Philadelphia resident Jenn McCusker and her daughters, Gia and Cassidy, carry their shopping bags while hunting for more things to buy.


Gia McCuster, 15, and her 13-year-old sister, Cassidy, peered into their shopping bags to see what each of them had bought at Sea Isle City’s summer sidewalk sale Saturday.

Gia showed off her new Sea Isle-themed hooded sweatshirt. Cassidy, coincidentally, also bought a hoodie that had a Sea Isle logo.

But they weren’t done shopping.

“I’m just browsing for whatever I can find,” Gia said.

Cassidy was looking for some shorts and a basket for her bike.

Their mom, Jenn McCusker, of Philadelphia, was scouting for bargains during the family’s mini shopping spree.

“I’m just looking for clothes and some cheap stuff,” she said, laughing.

Some merchants were offering discounts of up to 50 percent or 60 percent off on clothing, jewelry and other items during the sidewalk sale held throughout Sea Isle in place of the traditional Skimmer Festival Weekend seaside market on the Promenade.

Shoppers browse through tables and racks of clothing and accessories during the sidewalk sale.

For the second year in a row, the city canceled the seaside market, a food court and amusement rides in Excursion Park because of the pandemic. Normally, the seaside market draws thousands of people to the oceanfront Promenade for a sprawling outdoor shopping extravaganza featuring hundreds of vendors under tents.

The city simply did not want to have so many people gathered together, literally shoulder to shoulder, while the pandemic continues, so the decision was made to have a sidewalk sale where shoppers would have plenty of room to social distance.

“With COVID hanging around a little bit, we can’t do the type of event that we would like to do. It’s certainly not the traditional event we normally would have with the hundreds of vendors on the Promenade,” City Councilwoman Mary Tighe explained of the decision to scale back the Skimmer Festival.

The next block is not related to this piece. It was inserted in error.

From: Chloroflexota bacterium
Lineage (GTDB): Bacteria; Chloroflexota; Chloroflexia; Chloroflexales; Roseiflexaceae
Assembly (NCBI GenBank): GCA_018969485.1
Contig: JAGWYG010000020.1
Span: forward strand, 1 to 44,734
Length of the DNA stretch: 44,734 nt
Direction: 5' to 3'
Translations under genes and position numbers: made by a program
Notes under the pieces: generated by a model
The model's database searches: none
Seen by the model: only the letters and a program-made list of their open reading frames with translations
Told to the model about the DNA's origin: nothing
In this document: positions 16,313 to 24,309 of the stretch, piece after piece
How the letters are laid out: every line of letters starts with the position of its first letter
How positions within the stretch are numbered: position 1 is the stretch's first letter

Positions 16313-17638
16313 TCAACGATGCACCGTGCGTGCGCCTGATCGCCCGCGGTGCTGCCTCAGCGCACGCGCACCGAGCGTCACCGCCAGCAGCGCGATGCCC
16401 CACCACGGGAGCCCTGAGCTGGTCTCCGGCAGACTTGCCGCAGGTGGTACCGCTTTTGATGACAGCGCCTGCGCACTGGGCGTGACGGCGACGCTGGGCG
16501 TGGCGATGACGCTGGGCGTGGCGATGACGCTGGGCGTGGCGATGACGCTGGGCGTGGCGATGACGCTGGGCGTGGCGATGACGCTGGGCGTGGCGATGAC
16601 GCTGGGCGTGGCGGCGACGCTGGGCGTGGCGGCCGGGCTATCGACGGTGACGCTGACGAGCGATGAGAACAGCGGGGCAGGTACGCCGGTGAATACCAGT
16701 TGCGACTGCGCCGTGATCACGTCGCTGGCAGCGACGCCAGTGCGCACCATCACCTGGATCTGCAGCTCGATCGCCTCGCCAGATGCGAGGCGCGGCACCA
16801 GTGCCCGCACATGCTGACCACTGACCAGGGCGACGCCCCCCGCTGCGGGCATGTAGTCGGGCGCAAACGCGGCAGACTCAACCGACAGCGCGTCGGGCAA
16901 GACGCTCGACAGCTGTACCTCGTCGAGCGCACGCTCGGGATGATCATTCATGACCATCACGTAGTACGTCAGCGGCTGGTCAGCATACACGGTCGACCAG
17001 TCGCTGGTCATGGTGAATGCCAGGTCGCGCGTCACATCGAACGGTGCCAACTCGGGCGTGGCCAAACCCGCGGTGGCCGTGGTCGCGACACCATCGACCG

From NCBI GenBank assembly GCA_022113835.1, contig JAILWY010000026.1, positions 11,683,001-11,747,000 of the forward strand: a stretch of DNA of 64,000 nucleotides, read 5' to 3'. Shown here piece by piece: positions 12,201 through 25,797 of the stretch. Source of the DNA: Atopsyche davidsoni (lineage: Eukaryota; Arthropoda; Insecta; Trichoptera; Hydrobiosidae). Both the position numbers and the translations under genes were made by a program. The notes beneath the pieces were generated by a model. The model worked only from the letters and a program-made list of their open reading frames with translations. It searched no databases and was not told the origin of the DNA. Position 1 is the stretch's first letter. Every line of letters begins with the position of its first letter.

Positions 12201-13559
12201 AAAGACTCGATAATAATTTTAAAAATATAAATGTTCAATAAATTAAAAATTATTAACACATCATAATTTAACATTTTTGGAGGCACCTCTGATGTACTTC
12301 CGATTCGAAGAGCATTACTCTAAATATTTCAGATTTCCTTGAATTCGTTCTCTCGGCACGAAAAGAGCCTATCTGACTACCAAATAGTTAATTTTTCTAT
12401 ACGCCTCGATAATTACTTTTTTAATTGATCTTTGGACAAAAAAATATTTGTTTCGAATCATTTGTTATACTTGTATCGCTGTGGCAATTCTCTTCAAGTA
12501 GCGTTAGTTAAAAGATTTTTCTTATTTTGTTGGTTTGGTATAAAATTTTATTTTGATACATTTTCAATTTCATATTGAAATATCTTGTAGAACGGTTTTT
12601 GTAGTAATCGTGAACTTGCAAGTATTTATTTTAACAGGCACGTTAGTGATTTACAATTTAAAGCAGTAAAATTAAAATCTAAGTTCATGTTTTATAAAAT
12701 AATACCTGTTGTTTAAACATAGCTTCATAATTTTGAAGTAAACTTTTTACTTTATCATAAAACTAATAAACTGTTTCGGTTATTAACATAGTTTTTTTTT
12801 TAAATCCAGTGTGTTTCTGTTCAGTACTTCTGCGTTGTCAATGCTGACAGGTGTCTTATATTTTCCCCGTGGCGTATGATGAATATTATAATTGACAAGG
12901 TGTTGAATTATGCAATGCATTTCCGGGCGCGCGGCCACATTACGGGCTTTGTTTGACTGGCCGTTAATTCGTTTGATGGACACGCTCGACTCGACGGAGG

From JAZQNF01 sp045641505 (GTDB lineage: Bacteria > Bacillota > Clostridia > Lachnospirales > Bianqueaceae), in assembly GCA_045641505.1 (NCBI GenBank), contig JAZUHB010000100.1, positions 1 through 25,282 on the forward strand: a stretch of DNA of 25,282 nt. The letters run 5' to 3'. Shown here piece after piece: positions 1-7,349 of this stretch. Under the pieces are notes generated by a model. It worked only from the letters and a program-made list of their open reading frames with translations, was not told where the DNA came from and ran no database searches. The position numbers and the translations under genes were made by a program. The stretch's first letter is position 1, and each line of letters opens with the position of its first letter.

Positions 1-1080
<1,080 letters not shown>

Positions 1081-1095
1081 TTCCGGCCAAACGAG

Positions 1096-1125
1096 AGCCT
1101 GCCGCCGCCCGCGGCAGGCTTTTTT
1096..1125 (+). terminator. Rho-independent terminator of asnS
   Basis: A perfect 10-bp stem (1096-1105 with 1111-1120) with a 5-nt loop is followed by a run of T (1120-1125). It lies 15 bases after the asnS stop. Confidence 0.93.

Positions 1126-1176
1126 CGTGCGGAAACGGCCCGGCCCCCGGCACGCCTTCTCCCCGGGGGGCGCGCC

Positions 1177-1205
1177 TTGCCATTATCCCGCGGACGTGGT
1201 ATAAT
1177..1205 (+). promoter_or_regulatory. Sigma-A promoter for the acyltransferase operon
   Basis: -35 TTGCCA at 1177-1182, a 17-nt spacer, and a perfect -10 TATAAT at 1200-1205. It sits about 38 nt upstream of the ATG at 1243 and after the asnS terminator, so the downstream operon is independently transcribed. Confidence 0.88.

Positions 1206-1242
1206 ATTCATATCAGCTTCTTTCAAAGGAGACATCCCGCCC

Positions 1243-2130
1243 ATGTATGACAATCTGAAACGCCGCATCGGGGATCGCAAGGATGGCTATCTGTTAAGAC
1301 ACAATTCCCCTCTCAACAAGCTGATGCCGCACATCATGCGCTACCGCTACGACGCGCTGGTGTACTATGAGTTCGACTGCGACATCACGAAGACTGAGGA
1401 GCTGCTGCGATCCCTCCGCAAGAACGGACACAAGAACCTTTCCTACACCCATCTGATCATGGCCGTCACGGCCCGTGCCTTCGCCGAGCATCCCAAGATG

Tighe noted that the sidewalk sale, though smaller than the seaside market, would help to draw visitors to town and give local merchants a boost just as the summer tourism season gets underway.

“We’re trying to do our best,” she said.

Skimmer Festival Weekend is named after the straw, wide-brim “skimmer” boating hats that were popular with men during Victorian times. Traditionally, it serves as Sea Isle’s largest summer festival.

The downtown business district is crowded with shoppers and people heading to O’Donnell’s Pour House and other restaurants.

The two-day festival’s origins date to 1963, a year after a monstrous storm devastated the Jersey Shore. At that time, Sea Isle hoped to persuade tourists that the beach community was in recovery mode and ready to begin welcoming visitors again, so the Skimmer Festival was created.

Although the Victorian-era skimmer hats are obviously out of style now, the festival continues to embrace old-fashioned, family-style fun reminiscent of Sea Isle’s days as a genteel seaside retreat in the late 1800s and early 1900s.

In its abbreviated version this year, the festival will continue on Sunday, Father’s Day, with the annual antique car show on the Promenade from 9 a.m. to 1:30 p.m. After the show, the vintage cars will parade around town.

But shopping took center stage Saturday during the sidewalk sale. Many people were spotted in the downtown business district toting around shopping bags.

Friends Erin Jordan, of Philadelphia, and Bella Tierce, of Voorhees, N.J., were making the rounds at some of the downtown shops.

Jordan bought herself a shirt, but also picked up a shirt for her dad as a Father’s Day gift.

“I saw some bargains, but not on this stuff, unfortunately,” Jordan said with a laugh of the things she had bought.

Friends Bella Tierce, left, and Erin Jordan share a laugh while shopping downtown.